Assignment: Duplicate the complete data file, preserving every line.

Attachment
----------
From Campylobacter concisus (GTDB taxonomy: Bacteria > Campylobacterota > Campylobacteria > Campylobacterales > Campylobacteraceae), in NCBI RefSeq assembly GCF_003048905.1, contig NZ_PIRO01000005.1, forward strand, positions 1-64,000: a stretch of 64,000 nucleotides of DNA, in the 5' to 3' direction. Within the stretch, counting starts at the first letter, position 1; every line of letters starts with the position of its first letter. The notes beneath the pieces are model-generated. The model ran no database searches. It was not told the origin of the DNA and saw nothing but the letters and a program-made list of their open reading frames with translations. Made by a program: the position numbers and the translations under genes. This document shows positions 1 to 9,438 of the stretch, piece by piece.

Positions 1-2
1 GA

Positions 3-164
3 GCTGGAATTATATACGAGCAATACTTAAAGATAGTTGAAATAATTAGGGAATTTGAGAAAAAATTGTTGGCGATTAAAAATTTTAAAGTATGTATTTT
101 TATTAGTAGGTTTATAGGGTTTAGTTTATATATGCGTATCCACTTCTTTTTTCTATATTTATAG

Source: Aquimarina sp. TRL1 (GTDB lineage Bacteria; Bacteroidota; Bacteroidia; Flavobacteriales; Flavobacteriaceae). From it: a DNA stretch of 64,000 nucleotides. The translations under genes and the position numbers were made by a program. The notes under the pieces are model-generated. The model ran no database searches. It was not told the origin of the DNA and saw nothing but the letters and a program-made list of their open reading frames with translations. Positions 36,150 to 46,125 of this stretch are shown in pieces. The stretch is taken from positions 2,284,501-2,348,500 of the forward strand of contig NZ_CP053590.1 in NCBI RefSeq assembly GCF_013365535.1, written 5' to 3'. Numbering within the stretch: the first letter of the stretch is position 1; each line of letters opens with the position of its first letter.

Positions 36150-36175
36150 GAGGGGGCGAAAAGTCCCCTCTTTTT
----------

From Campylobacter concisus (GTDB taxonomy: Bacteria > Campylobacterota > Campylobacteria > Campylobacterales > Campylobacteraceae), in NCBI RefSeq assembly GCF_003048905.1, contig NZ_PIRO01000005.1, forward strand, positions 1-64,000: a stretch of 64,000 nucleotides of DNA, in the 5' to 3' direction. Within the stretch, counting starts at the first letter, position 1; every line of letters starts with the position of its first letter. The notes beneath the pieces are model-generated. The model ran no database searches. It was not told the origin of the DNA and saw nothing but the letters and a program-made list of their open reading frames with translations. Made by a program: the position numbers and the translations under genes. This document shows positions 1 to 9,438 of the stretch, piece by piece.

Positions 1-2
1 GA

Positions 3-164
3 GCTGGAATTATATACGAGCAATACTTAAAGATAGTTGAAATAATTAGGGAATTTGAGAAAAAATTGTTGGCGATTAAAAATTTTAAAGTATGTATTTT
101 TATTAGTAGGTTTATAGGGTTTAGTTTATATATGCGTATCCACTTCTTTTTTCTATATTTATAG

Source: Aquimarina sp. TRL1 (GTDB lineage Bacteria; Bacteroidota; Bacteroidia; Flavobacteriales; Flavobacteriaceae). From it: a DNA stretch of 64,000 nucleotides. The translations under genes and the position numbers were made by a program. The notes under the pieces are model-generated. The model ran no database searches. It was not told the origin of the DNA and saw nothing but the letters and a program-made list of their open reading frames with translations. Positions 36,150 to 46,125 of this stretch are shown in pieces. The stretch is taken from positions 2,284,501-2,348,500 of the forward strand of contig NZ_CP053590.1 in NCBI RefSeq assembly GCF_013365535.1, written 5' to 3'. Numbering within the stretch: the first letter of the stretch is position 1; each line of letters opens with the position of its first letter.

Positions 36150-36175
36150 GAGGGGGCGAAAAGTCCCCTCTTTTT